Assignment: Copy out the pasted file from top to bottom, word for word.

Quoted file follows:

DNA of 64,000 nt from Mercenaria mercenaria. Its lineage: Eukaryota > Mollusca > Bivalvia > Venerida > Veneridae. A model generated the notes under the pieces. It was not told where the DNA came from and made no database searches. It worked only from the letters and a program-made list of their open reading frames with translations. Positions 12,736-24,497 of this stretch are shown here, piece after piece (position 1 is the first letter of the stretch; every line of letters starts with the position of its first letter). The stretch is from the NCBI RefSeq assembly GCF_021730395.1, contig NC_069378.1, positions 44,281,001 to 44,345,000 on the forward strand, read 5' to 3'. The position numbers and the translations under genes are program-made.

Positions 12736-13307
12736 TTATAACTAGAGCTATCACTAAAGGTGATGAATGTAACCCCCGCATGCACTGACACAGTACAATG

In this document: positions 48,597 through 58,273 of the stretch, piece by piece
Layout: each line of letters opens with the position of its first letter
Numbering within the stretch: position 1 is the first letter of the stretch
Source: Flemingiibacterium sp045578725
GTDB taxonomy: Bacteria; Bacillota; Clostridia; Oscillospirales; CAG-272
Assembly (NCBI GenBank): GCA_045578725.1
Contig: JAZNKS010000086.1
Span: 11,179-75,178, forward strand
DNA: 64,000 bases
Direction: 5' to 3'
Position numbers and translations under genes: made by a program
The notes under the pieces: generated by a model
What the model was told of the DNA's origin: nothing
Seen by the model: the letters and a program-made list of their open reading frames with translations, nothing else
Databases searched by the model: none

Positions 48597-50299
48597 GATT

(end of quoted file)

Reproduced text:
DNA of 64,000 nt from Mercenaria mercenaria. Its lineage: Eukaryota > Mollusca > Bivalvia > Venerida > Veneridae. A model generated the notes under the pieces. It was not told where the DNA came from and made no database searches. It worked only from the letters and a program-made list of their open reading frames with translations. Positions 12,736-24,497 of this stretch are shown here, piece after piece (position 1 is the first letter of the stretch; every line of letters starts with the position of its first letter). The stretch is from the NCBI RefSeq assembly GCF_021730395.1, contig NC_069378.1, positions 44,281,001 to 44,345,000 on the forward strand, read 5' to 3'. The position numbers and the translations under genes are program-made.

Positions 12736-13307
12736 TTATAACTAGAGCTATCACTAAAGGTGATGAATGTAACCCCCGCATGCACTGACACAGTACAATG

In this document: positions 48,597 through 58,273 of the stretch, piece by piece
Layout: each line of letters opens with the position of its first letter
Numbering within the stretch: position 1 is the first letter of the stretch
Source: Flemingiibacterium sp045578725
GTDB taxonomy: Bacteria; Bacillota; Clostridia; Oscillospirales; CAG-272
Assembly (NCBI GenBank): GCA_045578725.1
Contig: JAZNKS010000086.1
Span: 11,179-75,178, forward strand
DNA: 64,000 bases
Direction: 5' to 3'
Position numbers and translations under genes: made by a program
The notes under the pieces: generated by a model
What the model was told of the DNA's origin: nothing
Seen by the model: the letters and a program-made list of their open reading frames with translations, nothing else
Databases searched by the model: none

Positions 48597-50299
48597 GATT